They started married life, sharing a cramped room with John’s father, but eventually, the couple moved to Beryl’s parents’ home. John was looking for a job and found one at a furniture store.

It appeared that John had finally found the reason to straighten up his life. But the bliss of their early married life was to be short-lived.

Beryl’s Life is Dramatically Altered

John and Beryl moved into a small house of their own after John found his job, where they enjoyed wedded bliss for a few months. Then John went out and met Ed Singleton, an ex-convict.

The two became intoxicated on corn liquor, which made it easy for John to be convinced to rob the local grocery store owner.

This ill-planned robbery attempt led to John being sentenced to a decade in prison. The couple exchanged letters over his first few years of imprisonment. Beryl was also able to make several visits to see John as well. But the costs of travel were beyond her limited means.

Newspaper clipping featuring an image of Beryl Hovius

Plus, the journey was not a quick one. A visit could involve a day or two of travel, which might involve a horse and buggy since the car industry was in its early stages of growth. By the end of the 1920s, cars were more common, and it is estimated that by 1929, 4 out of 5 families owned a car.

Beryl’s relationship with John began to sour as the years of his sentence rolled on. Eventually, she filed for and was granted a divorce in 1929, just two days before John’s birthday.

There were rumors that she then married a man named Harold McGowen, although no records of such a marriage were ever found.

Harold was a garage owner, and it appears that Beryl met her last husband there. In 1932, Beryl was single again, and she married Charles Byrum. He was a recent divorcee and lived in Martinsville.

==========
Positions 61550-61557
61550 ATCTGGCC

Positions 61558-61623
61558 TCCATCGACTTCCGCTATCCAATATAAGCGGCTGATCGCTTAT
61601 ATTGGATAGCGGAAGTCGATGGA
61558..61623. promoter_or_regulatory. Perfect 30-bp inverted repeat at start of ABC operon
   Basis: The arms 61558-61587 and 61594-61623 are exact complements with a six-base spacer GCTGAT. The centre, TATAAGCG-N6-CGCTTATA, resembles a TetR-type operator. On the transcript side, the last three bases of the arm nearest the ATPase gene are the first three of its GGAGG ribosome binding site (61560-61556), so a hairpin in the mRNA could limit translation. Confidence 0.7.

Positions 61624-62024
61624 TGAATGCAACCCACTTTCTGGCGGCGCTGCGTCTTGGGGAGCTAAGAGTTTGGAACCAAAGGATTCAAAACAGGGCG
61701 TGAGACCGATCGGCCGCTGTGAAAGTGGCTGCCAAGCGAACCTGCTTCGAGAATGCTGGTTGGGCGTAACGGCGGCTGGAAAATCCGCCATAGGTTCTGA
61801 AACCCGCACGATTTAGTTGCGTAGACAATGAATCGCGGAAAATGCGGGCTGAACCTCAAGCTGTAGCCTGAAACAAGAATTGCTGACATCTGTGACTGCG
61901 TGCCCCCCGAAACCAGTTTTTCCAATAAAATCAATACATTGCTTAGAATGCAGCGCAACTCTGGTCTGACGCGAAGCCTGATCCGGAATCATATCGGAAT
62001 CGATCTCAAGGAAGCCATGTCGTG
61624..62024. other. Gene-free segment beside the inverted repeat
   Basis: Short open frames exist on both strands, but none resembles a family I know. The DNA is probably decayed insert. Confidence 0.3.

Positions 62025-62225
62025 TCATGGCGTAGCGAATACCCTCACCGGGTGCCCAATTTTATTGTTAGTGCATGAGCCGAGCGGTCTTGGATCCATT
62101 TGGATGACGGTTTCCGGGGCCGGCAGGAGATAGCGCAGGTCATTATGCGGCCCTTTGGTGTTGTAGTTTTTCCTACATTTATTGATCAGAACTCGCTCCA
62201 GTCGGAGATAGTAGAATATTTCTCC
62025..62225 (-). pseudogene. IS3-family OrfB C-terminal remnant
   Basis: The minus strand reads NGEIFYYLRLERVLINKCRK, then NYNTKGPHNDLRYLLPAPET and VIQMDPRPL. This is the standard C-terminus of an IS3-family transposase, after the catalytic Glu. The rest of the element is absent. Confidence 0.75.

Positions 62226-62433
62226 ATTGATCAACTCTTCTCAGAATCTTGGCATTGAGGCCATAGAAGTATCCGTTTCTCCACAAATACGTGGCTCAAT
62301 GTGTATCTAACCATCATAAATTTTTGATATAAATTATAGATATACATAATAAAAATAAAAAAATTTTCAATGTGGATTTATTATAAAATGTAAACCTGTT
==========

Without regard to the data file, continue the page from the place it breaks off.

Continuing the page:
When they applied for their marriage license, Beryl indicated that she had only been married once and that marriage had ended in 1929. After getting their license in Bloomington, they were married in Beryl’s sister’s home in Terre Haute.

The new couple returned to Martinsville, where Charles managed a Linco oil station, which was believed to be the same garage Harold owned.

By 1940, Beryl and Charles had bought a home in the town of Hall. He was now a salesman for Farm Bureau. They adopted a daughter, Marilyn, in 1941, and no other information indicates they had other children. Their daughter had at least one son, meaning Beryl became a grandmother.

Charles died in 1968, and Beryl lived as a widow until her death in 1993 at 87. She only spoke once about her marriage to Dillinger in an interview with her nephew Tony Stewart.

It is believed that this is the only interview she ever granted on the subject. When he died, her relationship with him likely had receded into history. Although she did not leave the area where they had met and married, Beryl’s life was not negatively impacted by her relationship with Dillinger.

She could move on and build the life she likely wished for as a 17-year-old bride when Beryl Hovious and John Dillinger were in love.